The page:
When the Coalition Government was formed, it was inevitable that Ken Clarke would have to be included in it.  As a Tory ‘Big Dog’ over many years, or as some might call him, a Tory ‘Old Dog’, it was better to have him inside the tent pissing out than outside pissing in. Theresa May, the embattled Home Secretary, bears testament to that. Ken came in with a brief to cut public spending, and the two obvious candidates were legal aid and the groaning prison population.  But the devil is in the detail.  Legal aid is being cut, but court costs are shooting up as litigants in person are trying their hand at advocacy, and judges are bending over backwards to humour them.  This means that the backlog of cases, already too long by half, will increase year on year as relatively simple cases become more and more protracted.  I have in mind one of my own cases, originally listed for one day, and now into its fourth day with no end in sight. The prison population is now greater than ever, with no signs of abating, so Ken has come up with a cunning new plan.  He will abolish the ill thought out indeterminate sentence of imprisonment for public protection, but as a quid pro quo to humour the Tory backwoodsmen and their ‘hanging is too good for them’ mantra, he will introduce a ‘two strikes and you’re out’ sentence for violent and sexual offenders.  They will receive an automatic life sentence, and presumably, as before, the judge will set the tariff.  Although not clear, I assume that with the abolition of IPPs, these ‘life’ sentences will be determinate. All this smacks of making law on the hoof and a knee jerk reaction to Joe Public.  For my part, I am in favour of the abolition of IPPs.  Experience has shown that the Parole Board, who have the last say on release, are often too timid in their approach, and if they are given any opportunity to refuse parole, they take it.   This has had far reaching and unintended consequences for the prisoner and the prison population.  In many cases, prisoners under this regime have served sentences well in excess of the maximum sentence allowed if the judge had passed a determinate sentence.  On any view, this is manifestly unfair. But the ‘two strikes and you’re out’ plan is yet another poorly thought out remedy to violent and sexual crime.  Do the judges really need the Government in the shape and form of Ken Clarke to lay down the law on sentencing?  Long gone are the days when judicial appointments were made on the golf course or the grouse moor.  Judges are now appointed on merit, although some might disagree.  They attend a stringent vetting process, and after appointment, they are subjected to sentencing seminars and continuous appraisal to keep them up to speed.  In short, they are professionals, not well meaning amateurs. As the Court of Appeal is so fond of reminding us, each case must be decided on its own particular facts, and it is a foolish and insensitive judge who ignores them.  To apply an arbitrary flowchart ignores any mitigating circumstances surrounding the offence, making otiose the attendance of counsel before sentence is passed. Still, if Ken is looking for cuts, this might not be a bad thing.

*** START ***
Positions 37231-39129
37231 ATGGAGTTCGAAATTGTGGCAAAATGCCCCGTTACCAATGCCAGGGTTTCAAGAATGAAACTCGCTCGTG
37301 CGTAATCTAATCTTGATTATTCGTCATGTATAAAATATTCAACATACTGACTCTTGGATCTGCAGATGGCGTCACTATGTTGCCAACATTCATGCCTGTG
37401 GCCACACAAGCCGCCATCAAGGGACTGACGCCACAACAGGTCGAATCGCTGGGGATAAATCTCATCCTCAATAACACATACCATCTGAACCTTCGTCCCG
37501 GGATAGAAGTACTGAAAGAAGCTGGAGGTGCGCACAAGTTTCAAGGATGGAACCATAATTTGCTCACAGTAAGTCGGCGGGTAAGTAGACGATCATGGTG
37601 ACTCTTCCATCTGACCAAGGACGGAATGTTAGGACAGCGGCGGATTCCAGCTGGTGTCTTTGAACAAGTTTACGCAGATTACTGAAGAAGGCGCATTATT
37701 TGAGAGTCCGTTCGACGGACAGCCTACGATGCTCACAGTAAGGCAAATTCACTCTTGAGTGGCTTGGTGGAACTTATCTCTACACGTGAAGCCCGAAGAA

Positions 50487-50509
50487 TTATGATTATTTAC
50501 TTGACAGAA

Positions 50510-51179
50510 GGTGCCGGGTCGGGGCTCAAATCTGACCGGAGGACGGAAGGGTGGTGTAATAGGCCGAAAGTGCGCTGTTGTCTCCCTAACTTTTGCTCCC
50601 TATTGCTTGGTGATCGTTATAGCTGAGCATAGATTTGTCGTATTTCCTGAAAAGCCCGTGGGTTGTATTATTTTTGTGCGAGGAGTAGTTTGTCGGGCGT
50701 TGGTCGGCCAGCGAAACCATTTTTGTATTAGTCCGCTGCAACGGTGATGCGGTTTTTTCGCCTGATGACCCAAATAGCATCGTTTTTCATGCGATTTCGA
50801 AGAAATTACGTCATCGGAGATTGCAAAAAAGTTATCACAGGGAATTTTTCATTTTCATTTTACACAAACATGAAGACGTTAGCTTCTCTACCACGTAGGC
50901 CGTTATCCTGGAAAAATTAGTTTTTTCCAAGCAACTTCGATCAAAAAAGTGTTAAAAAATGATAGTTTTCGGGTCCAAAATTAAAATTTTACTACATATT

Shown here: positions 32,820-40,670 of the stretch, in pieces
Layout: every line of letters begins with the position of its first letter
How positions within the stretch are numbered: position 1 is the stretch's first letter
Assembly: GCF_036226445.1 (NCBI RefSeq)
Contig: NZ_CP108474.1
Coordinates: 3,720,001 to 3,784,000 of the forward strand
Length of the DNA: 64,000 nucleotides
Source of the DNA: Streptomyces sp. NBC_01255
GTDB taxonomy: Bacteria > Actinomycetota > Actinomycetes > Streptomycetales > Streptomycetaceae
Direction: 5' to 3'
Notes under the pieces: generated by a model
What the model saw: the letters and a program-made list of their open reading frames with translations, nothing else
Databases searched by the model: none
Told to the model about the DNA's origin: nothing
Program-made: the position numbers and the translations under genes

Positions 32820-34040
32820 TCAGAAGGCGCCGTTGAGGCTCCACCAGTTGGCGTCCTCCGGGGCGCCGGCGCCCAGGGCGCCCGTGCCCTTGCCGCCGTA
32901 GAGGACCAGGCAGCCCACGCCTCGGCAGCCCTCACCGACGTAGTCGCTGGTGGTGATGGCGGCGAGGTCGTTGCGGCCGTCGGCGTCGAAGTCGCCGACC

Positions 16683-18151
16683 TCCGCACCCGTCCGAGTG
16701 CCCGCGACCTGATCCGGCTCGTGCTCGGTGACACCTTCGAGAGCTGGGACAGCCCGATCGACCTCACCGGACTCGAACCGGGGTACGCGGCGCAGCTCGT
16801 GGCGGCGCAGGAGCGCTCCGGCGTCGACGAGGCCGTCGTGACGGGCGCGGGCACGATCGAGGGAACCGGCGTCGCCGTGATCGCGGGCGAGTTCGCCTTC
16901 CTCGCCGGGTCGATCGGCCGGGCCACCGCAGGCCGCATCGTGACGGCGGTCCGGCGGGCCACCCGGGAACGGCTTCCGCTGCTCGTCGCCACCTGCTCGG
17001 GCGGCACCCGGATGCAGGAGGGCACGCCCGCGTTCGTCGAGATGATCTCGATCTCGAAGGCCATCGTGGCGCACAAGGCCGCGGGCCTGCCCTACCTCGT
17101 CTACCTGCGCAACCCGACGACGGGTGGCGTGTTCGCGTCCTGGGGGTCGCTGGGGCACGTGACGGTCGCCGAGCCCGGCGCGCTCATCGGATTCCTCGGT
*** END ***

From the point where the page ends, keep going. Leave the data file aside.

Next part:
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David is an English barrister, writer, public performer and keynote speaker. His full profile can be found on his website.

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